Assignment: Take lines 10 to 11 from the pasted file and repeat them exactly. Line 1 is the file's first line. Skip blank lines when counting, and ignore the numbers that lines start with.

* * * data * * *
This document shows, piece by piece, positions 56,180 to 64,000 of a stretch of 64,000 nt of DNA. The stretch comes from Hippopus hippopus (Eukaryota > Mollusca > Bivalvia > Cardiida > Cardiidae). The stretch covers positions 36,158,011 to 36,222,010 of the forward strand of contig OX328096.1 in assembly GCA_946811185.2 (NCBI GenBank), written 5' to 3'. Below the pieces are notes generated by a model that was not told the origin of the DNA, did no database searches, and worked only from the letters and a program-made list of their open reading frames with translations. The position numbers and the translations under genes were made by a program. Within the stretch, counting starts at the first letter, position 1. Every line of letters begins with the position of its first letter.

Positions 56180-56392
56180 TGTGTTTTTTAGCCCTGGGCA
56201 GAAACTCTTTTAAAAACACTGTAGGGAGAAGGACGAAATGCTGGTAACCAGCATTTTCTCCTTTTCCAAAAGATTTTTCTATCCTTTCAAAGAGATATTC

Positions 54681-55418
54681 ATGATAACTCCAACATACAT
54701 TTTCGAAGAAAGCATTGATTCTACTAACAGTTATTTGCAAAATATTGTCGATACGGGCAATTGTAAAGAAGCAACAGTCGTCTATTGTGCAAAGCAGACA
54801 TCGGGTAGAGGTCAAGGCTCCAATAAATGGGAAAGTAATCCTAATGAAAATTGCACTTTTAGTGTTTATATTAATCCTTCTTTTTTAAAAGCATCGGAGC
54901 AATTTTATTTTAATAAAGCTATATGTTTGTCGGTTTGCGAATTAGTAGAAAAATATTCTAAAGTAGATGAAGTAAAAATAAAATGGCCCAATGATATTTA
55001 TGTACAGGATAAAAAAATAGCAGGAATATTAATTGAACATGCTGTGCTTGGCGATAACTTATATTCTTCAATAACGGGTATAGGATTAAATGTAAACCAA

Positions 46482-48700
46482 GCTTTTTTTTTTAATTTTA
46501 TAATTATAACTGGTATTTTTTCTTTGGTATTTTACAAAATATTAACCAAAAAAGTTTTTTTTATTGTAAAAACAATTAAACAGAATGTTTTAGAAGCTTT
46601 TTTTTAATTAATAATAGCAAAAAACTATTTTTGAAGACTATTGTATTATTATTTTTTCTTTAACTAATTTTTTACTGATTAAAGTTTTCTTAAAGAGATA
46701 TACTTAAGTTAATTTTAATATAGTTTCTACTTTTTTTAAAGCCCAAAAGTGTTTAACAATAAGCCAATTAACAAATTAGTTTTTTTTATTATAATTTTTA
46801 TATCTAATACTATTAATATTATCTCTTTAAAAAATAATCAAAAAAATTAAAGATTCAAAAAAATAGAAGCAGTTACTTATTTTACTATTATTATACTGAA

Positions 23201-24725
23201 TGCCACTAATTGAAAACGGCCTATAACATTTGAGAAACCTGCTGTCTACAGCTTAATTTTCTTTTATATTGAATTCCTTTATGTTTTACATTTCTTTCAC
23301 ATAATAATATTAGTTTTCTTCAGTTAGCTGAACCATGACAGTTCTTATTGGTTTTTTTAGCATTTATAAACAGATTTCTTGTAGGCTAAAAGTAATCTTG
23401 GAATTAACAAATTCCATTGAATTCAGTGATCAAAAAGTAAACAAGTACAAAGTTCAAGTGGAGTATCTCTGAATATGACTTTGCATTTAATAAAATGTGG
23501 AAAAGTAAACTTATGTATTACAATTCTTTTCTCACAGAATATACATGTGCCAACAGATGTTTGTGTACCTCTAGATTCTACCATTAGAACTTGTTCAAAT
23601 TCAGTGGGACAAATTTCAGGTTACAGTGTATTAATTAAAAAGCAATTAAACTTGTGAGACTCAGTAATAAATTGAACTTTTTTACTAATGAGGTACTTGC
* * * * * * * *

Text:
55001 TGTACAGGATAAAAAAATAGCAGGAATATTAATTGAACATGCTGTGCTTGGCGATAACTTATATTCTTCAATAACGGGTATAGGATTAAATGTAAACCAA

Positions 46482-48700